Harrison agreed and introduced the bill, H. 4542, in mid-February.

About two months later, the Judiciary Committee amended the legislation, changing the threshold for Ethics Commission cases to become public to “a finding of probable cause or dismissal,” and shipped the bill to the House.

The House then passed it on April 21, albeit without roll-call votes on the second or third and final readings.

Next the bill moved to the Senate, where McConnell’s role in its fate became key.

On the Senate side, the legislation also first went to the Judiciary Committee, which McConnell chairs.

However, he did not see to it that the bill received a hearing in his committee or a subcommittee of it.

So, after more than two weeks of inaction on the bill in McConnell’s Judiciary Committee, the Senate on May 6 took the atypical step of recalling it from the committee in order to act on the measure.

Six days later, Sen. Jake Knotts, R-Lexington, proposed amending the bill to make the public disclosure provision apply to the House and Senate Ethics committees, too. The Knotts amendment was adopted and senators, including McConnell, unanimously gave the bill a second reading.

That vote was 38-0.

But a funny thing happened on the way to third reading of the bill.

Contestant No. 1 – and Only One

On May 14, two days after second reading, McConnell put his name on the bill, a procedural move that relegated the legislation to the Senate’s contested calendar and made it much harder to pass.

McConnell’s name remained on the bill as the only senator contesting it for almost two weeks.

Then, at around 1 p.m. on May 26, The Nerve left voice and e-mail messages at McConnell’s State House office seeking to interview him about the bill.

About three hours later, the Senate proceeded to take it up for third reading. But first, McConnell proposed nixing the Knotts amendment that would apply the sunshine language to the legislative Ethics committees.

Senators said OK and subsequently gave final approval to the bill. The vote was 41-0, with McConnell once again joining the ayes.

McConnell did not return the two messages left at his Senate office last week, nor one recorded on his home answering machine on Memorial Day.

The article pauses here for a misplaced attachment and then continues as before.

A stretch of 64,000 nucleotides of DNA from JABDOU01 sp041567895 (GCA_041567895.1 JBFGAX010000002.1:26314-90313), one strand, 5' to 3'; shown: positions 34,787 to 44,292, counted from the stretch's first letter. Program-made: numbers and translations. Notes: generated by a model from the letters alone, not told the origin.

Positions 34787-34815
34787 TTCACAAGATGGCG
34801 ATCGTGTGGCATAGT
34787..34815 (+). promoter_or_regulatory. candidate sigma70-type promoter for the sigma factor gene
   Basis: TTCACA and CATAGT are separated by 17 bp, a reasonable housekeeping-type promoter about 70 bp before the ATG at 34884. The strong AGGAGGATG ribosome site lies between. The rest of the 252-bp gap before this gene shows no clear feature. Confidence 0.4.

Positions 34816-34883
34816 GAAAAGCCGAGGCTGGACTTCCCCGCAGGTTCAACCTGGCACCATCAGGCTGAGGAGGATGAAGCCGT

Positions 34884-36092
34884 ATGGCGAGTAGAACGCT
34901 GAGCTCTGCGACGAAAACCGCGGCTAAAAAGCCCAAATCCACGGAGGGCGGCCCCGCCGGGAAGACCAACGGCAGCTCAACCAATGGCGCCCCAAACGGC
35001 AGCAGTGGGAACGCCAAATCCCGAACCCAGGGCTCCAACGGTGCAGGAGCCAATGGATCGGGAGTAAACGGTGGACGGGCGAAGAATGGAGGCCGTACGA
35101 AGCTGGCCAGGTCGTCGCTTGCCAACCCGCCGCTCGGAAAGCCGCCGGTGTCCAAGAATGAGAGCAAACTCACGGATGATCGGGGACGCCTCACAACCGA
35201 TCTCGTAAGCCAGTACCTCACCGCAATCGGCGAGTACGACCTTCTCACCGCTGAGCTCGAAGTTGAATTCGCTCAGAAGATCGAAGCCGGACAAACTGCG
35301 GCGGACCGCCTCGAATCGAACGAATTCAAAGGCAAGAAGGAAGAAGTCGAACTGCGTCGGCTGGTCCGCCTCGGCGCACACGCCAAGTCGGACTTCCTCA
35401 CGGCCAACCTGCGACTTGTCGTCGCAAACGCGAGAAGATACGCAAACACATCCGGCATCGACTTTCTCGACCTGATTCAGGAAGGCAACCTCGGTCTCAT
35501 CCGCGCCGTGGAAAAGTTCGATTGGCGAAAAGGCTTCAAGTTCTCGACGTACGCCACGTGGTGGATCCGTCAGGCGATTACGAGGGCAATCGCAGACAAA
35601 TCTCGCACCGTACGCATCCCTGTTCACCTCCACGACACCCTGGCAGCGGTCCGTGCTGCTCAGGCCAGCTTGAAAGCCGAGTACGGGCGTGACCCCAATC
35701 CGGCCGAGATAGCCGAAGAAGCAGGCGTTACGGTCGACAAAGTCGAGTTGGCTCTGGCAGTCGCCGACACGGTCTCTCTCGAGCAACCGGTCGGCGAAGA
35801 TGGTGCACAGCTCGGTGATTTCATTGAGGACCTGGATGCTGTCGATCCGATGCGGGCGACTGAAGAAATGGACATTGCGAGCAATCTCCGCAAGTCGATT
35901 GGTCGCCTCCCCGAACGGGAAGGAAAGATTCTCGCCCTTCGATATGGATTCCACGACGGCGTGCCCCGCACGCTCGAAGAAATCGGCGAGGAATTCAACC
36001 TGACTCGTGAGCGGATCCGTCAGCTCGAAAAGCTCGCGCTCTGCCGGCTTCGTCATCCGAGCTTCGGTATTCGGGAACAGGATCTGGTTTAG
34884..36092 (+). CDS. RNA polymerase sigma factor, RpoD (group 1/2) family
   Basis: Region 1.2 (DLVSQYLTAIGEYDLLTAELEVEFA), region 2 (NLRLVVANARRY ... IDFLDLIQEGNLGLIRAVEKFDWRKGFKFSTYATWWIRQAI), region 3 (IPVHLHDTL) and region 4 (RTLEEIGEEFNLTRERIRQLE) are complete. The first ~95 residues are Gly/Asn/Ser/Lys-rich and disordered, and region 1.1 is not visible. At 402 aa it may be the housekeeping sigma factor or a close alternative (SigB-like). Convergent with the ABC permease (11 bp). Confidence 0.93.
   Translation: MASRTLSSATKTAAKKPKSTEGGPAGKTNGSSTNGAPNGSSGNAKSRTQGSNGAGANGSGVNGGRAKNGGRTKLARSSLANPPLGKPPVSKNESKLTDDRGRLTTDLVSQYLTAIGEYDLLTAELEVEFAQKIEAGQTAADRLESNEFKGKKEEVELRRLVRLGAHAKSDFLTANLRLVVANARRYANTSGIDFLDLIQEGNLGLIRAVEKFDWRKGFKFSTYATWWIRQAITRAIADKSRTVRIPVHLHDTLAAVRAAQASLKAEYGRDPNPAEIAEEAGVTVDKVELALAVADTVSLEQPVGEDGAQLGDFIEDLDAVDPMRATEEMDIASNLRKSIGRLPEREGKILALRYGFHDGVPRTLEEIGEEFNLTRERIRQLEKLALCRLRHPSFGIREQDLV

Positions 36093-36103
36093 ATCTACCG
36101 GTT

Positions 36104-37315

Harrison says the bill is a high priority for him, but he’s at a loss as to a rationale for excluding the House and Senate from it. “I don’t know any reason why the House and Senate Ethics committees should be any different than the State Ethics Commission,” he says.

Bill Rogers, director of the Press Association, says it might have to do with a question of whether the amendment would conflict with the state constitution as it applies to the operation of the Senate. “I think it probably has to be done by (legislative) rule,” Rogers says.

To that point, Crangle asks, “Then why hasn’t he (McConnell) done something to push a rule that would require that disclosure? It seems to me he does not favor disclosure by statutory or rule means because he doesn’t want disclosure.”

The rule explanation is the same one McConnell and some other leaders of the Senate have proffered for opposing a bill by S.C. Rep. Nikki Haley, R-Lexington, to require all important votes by lawmakers to be on the record in roll calls.

The House has passed Haley’s bill unanimously, but it is hung up in the Senate.

“As Nikki Haley is finding out, they don’t even want – on the Senate side – their votes on the record,” Crangle says.

By a 98-0 vote, the House on Tuesday concurred with the Senate-amended version of the ethics bill. That means it needs only the governor’s signature to become law.

But if that happens, it will not apply to legislators.

“However you cut the cake, the inactivity – I won’t even call it the activity – the inactivity of the House and Senate Ethics committees should be disclosed,” Crangle says. “I think the citizens and taxpayers and voters are entitled to this information.”

Crangle describes the legislative Ethics committees as a fraudulent scheme designed to avoid disclosure.

And without disclosure, Crangle contends, there is no enforcement. And without enforcement, he says, all the ethics laws and rules in the world don’t amount to a hill of beans when it comes to legislators.

Reach Ward at (803) 779-5022, ext. 117, or

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The Nerve